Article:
SAN DIEGO — Adios, Amigos. Vaya con Elway.
You guys were great, weren't they folks? Let's hear it for them, a really big hand for the Denver Broncos' Three Amigos. Really cute act, fellas.
Now get off the stage. And pick up those footballs you dropped. Worst juggling act in vaudeville.
A drum roll, please, and let's bring up the winners of our nationwide talent search, just in from the nation's capital, those glue-fingered grabbers of gusto, those penultimate pluckers of pigskin, the Washington Redskins' receivers, better known as...
Uh, what do you fellas call yourselves? Your nickname?
"We're just three players out there trying to get the job done," Redskin wideout Gary Clark said Sunday after the Redskins beat the Broncos, 42-10, in the so-called Super Bowl.
Great, Gary, but can't you people come up with anything catchier, no pun intended? "Three Players Out There Trying to Get the Job Done" won't fit on coffee mugs or T-shirts.
"We've got three guys called 'Smurfs, Second Generation,' " said Washington receiver coach Charley Taylor.
Ouch. A recycled nickname. How declasse.
Work on it, will you? Since you are Redskins, how about the Seven Kemosabes? Tonto won't mind if we borrow his word. Not great, but I'm on deadline, fellas.
Let's see, Ricky Sanders caught nine passes, Gary Clark caught three, Don Warren two, and four guys caught one each. Seven receivers. Eighteen catches, four for touchdowns.
Go figure. After six months of sophisticated scouting, dazzling terminology and miles of computer printouts, you seven, with Doug (Lone Ranger) Williams, reduced NFL strategy to the two favorite words on every football sandlot:
Touchdown passes of 80, 27, 50 and 8 yards.
You gave the Broncos a new theme song: "Let's Twist in the Wind Again, Like We Did Last Winter."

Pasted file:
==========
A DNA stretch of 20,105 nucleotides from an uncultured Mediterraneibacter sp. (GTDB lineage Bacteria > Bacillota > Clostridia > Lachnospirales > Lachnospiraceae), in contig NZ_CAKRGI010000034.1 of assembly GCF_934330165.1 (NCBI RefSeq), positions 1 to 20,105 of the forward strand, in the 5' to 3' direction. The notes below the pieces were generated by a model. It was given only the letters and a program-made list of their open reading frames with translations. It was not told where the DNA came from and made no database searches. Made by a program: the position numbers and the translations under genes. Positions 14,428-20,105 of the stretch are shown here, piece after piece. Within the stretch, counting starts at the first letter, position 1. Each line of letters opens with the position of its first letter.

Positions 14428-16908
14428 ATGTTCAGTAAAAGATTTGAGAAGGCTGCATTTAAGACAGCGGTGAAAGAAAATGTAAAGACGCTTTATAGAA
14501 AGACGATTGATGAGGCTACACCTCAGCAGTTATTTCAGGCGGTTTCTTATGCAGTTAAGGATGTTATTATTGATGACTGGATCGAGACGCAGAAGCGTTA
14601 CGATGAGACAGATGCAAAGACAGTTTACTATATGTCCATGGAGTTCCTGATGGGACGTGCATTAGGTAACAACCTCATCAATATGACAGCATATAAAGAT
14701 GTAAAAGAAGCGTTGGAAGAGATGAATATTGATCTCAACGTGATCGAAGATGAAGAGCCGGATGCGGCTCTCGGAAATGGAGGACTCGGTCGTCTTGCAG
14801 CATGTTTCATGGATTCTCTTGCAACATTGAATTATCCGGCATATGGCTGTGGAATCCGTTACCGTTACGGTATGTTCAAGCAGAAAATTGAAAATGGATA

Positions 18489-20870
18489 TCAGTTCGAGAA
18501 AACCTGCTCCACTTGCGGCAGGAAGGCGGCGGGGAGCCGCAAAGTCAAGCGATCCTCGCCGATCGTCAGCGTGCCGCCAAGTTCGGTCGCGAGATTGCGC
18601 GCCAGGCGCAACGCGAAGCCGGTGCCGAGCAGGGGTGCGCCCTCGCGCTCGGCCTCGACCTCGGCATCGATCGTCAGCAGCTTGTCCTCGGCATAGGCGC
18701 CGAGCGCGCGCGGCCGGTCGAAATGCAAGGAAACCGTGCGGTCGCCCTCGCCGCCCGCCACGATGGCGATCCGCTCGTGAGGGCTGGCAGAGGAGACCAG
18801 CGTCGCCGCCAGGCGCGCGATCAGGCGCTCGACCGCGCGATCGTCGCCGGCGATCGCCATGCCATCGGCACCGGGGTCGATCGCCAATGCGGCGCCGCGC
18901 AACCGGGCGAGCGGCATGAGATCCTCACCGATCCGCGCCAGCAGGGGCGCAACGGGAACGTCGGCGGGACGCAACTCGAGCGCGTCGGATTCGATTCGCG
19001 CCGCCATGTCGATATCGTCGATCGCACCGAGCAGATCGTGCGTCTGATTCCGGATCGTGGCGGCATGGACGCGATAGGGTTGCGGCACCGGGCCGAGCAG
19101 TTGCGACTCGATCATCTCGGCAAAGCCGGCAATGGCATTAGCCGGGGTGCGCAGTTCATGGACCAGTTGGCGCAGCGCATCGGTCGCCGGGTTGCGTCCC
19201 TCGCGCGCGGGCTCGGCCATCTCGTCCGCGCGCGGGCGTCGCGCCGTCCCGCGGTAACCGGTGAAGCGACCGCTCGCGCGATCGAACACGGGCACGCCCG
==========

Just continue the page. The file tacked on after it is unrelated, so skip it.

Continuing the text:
A Denver disaster? For a historical equivalent to the Bronco second-quarter collapse, General Custer would have had to go down on the Titanic, with camera footage shot from the Diet Fuji Hindenburg blimp.
And we can blame it, a lot of it, on you Seven Kemosabes.
For the last two weeks, America has been innundated and saturated by the Three Amigos. The book, the movie and Las Vegas act were in the works. And we could almost see it--the ceremonial placing of the sombrero on the head of President Reagan in the Rose Garden.
What happened? You Redskin receivers weren't supposed to be spectacular. What was your game plan? How about it, Charley Taylor?
"Our plan," Taylor said, "was to be low key, go in there and kick some . . ."
Uh, that's a little technical for our readers, Charley. Could you explain? You said something about Denver's surprising coverage of your receivers?
"Had they (the Broncos) backed off and played zone, those (bombs) would have been 10-yard gains," Taylor said. "But they came up and challenged us.
"They pressed (played bump-and-run), with no deep help, which can be a good defense; Chicago uses it effectively. They left their zone to single up, which is a good tactic, but it leaves you vulnerable.
"They thought they had Doug (Williams) rattled, they said, 'Hey, it's time to press him, shut him down.' "
The trouble was, Williams rattles like a brand new Jaguar.
Even with the Redskins down, 10-0, Williams in the huddle was, as Gary Clark said, "the same cucumber. We never know what he's thinking, if he's upset, because he never shows it."
Bronco safety Tony Lilly said of the bump-and-run, "We figured we'd go at 'em, we didn't want to lay back."
Instead, they got laid out.
"Our big shots (passes) happened every time they went 'man,' " Clark said.
The problem was, when the Denver cornerbacks played bump-and-run, or press, instead of hanging back, they occasionally need backup help. But the Denver safeties were busy blitzing and falling for play-action fakes. Williams stepped back and cucumbered the Broncos to death, with a little help from his Seven Kemosabes.
"We like the press," Redskin wideout Art Monk said. "It gives us the opportunity to do more things we like to do. It was good for us."
How did the Redskin receivers feel when the Three Amigos dominated the national consciousness the last few weeks, earning fame and a Taco Bell endorsement contract?
"We just kind of smiled at that," Monk said, kind of smiling. "We like being overlooked. We were glad they got all the attention."
But now you Redskin receivers need a nickname, not to mention an agent.
"The tight ends, we call ourselves the Bruise Brothers," said Clint Didier, who caught a touchdown pass and never got a bruise.
That nickname has been taken, Clint. You guys are worse than Joe Biden.
Don't even think of suggesting The Magnificent Seven, or the Seven Dwarfs.
We'll work on it. Go introduce yourselves to Prez Reagan, then call me and we'll do lunch. But not at Taco Bell.